Other than the time that Caroline was hospitalized as in infant for dehydration, I don't think I have ever been as scared as I was these past few days. Nothing makes you feel more vulnerable than hearing the words, "Potentially life threatening," come out of your child's doctor's mouth. It has been 6 days since Henry first developed his fever and we haven't slept much. We have been riddled with worry - and with guilt.
Up until the last few days, we really didn't think that the mosquitos were that bad here (we've certainly had FAR more problems with them in Michigan). Though we each had a couple of bites, it was really the flies and sand fleas that were more troublesome. We also assumed that the strong ocean breezes would blow the mosquitos away. However, we are next to a jungle, so with every rain came the mosquitos.
As Bill and I sat waiting for the water taxi to bring us back to Caye Caulker today, we wondered how the poor islanders here would have been able to deal with a similar situation. These people face the threat of mosquito borne illnesses like Dengue Fever and Malaria everyday and have very little means to prevent it. They don't have air conditioned homes that they can close up at night and they certainly don't have easy access to medical care if and when they do get sick. It is heart breaking to think of them having to watch their babies suffer through one of these illnesses. Our hearts were breaking for Henry, and he is otherwise strong and healthy - what if he already had other medical issues to contend with?! I can hardly let myself think about it . . .
When we went to the travel clinic in Chicago, we were vaccinated for Typhoid, Hepatitis A and Tetanus and were given Malaria prophylaxis. Dengue Fever was vaguely mentioned, but there was nothing we could do about it, so we sort of dismissed it. I left the clinic thinking it was just a mild disease. Having done hours of research this past week, I discovered how wrong that thinking was! Dengue Fever is fast becoming a global threat and is every bit as serious as Malaria. However, there is little mention of it in the media. It is a serious, painful disease that has the potential to develop into Dengue Hemorrhagic Fever, a life threatening complication. Once contracted, there is little you can do other than wait it out. There is no medication, no vaccine and no treatment other than rest and hydration. It is extremely scary!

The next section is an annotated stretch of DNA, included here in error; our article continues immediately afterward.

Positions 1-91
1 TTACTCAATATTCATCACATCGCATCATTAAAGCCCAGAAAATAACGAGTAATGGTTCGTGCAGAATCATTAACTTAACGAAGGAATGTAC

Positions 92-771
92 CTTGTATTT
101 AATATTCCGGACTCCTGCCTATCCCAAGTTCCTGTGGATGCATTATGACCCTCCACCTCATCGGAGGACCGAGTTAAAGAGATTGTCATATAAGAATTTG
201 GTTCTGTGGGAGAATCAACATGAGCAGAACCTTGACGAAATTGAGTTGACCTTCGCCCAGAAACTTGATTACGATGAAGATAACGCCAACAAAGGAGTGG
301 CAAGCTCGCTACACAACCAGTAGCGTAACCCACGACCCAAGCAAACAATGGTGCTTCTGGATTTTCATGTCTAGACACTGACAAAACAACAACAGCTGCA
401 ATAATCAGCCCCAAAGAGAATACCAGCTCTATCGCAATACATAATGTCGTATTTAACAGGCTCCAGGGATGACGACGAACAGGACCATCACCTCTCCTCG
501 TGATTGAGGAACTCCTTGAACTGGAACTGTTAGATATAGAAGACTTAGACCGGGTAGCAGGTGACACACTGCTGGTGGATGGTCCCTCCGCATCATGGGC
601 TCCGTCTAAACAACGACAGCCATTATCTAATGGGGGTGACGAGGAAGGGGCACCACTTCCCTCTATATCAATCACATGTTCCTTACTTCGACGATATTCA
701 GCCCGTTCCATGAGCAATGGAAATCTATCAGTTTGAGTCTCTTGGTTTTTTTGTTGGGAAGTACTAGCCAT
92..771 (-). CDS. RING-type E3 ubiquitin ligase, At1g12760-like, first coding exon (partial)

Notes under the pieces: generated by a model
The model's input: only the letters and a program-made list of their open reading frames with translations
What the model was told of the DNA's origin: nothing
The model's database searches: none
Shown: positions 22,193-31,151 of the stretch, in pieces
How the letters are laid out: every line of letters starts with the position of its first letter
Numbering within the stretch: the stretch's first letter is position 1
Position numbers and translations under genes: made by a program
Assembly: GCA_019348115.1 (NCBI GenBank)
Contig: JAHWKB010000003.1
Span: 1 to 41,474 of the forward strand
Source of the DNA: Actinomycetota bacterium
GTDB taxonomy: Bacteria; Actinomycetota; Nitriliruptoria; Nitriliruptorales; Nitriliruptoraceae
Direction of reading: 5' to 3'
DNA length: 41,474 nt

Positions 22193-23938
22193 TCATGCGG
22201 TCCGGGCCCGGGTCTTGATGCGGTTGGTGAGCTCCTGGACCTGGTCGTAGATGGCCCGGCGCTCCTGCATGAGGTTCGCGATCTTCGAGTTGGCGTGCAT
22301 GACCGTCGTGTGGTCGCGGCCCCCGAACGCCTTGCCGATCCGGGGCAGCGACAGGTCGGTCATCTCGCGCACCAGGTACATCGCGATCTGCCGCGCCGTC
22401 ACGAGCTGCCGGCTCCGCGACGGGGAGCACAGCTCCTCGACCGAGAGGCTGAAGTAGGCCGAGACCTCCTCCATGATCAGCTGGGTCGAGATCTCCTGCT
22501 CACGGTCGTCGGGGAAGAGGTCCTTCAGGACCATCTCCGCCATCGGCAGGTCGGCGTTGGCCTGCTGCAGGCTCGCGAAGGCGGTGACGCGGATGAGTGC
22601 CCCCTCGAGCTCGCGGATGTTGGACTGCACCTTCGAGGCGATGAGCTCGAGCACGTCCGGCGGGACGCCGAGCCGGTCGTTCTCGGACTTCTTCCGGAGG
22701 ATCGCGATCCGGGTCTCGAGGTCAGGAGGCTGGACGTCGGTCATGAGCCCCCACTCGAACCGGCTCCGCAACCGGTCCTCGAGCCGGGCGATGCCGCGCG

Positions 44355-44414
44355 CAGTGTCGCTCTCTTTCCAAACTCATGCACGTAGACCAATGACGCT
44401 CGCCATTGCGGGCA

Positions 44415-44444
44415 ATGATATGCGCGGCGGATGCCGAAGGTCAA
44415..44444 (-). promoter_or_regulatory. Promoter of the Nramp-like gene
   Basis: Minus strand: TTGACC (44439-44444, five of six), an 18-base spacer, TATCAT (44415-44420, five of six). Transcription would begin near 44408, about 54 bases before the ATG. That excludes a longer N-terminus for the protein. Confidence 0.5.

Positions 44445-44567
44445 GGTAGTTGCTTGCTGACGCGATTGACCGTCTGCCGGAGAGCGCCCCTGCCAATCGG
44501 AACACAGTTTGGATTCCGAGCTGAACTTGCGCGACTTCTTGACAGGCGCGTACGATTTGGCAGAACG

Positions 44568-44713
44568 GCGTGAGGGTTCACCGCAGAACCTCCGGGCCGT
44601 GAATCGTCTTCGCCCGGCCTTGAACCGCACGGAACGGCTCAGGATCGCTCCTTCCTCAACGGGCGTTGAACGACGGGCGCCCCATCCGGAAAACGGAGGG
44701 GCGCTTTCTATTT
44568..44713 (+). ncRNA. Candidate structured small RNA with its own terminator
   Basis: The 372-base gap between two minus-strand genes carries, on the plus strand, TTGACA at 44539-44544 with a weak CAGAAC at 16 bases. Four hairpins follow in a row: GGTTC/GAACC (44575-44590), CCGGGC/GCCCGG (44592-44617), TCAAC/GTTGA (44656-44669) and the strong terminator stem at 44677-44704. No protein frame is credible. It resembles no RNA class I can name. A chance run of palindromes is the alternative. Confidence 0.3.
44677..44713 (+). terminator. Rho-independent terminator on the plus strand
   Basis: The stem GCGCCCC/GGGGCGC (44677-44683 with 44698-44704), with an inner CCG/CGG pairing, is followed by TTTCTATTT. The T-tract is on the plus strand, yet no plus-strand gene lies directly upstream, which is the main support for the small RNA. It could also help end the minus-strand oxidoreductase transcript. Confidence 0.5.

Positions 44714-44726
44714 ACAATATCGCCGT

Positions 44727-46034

Given the events of the past few days, Bill and I have decided to cry "UNCLE!" and leave Caye Caulker in the morning. We cannot prevent the kids from getting more bites here, and we cannot relax. We have this beautiful house with big french doors that we are too scared to open, and gorgeous decks that we are too scared to sit on. It just isn't worth it anymore. We have bought tickets for the early morning boat to Chetumal, Mexico where we will board a bus to Tulum. We still need to use tonight to do some further planning, but we are thinking that we will find a resort along the shore and away from the jungle (anyone who knows us, knows how desperate we must feel to be considering an all-inclusive resort!). Hopefully, we will find a spot where we can relax and enjoy ourselves again. Kim and Ruby have been absolute life savers and have done everything in their power to make our stay here a good one, but it is time for us to move on. When we started out, we said that we would go somewhere until it didn't work for us anymore, and Belize just isn't working for us right now.